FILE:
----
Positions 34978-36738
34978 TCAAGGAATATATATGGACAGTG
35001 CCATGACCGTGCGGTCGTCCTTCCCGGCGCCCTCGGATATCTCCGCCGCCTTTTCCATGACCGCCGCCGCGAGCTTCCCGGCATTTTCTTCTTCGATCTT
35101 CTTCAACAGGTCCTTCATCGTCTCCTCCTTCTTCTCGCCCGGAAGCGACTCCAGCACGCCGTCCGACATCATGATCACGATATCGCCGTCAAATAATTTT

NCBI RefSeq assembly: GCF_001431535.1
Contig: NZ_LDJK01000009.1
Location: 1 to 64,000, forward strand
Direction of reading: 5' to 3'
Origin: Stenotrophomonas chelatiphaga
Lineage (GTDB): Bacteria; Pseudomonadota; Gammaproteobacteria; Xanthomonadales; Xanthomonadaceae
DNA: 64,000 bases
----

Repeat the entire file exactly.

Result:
Positions 34978-36738
34978 TCAAGGAATATATATGGACAGTG
35001 CCATGACCGTGCGGTCGTCCTTCCCGGCGCCCTCGGATATCTCCGCCGCCTTTTCCATGACCGCCGCCGCGAGCTTCCCGGCATTTTCTTCTTCGATCTT
35101 CTTCAACAGGTCCTTCATCGTCTCCTCCTTCTTCTCGCCCGGAAGCGACTCCAGCACGCCGTCCGACATCATGATCACGATATCGCCGTCAAATAATTTT

NCBI RefSeq assembly: GCF_001431535.1
Contig: NZ_LDJK01000009.1
Location: 1 to 64,000, forward strand
Direction of reading: 5' to 3'
Origin: Stenotrophomonas chelatiphaga
Lineage (GTDB): Bacteria; Pseudomonadota; Gammaproteobacteria; Xanthomonadales; Xanthomonadaceae
DNA: 64,000 bases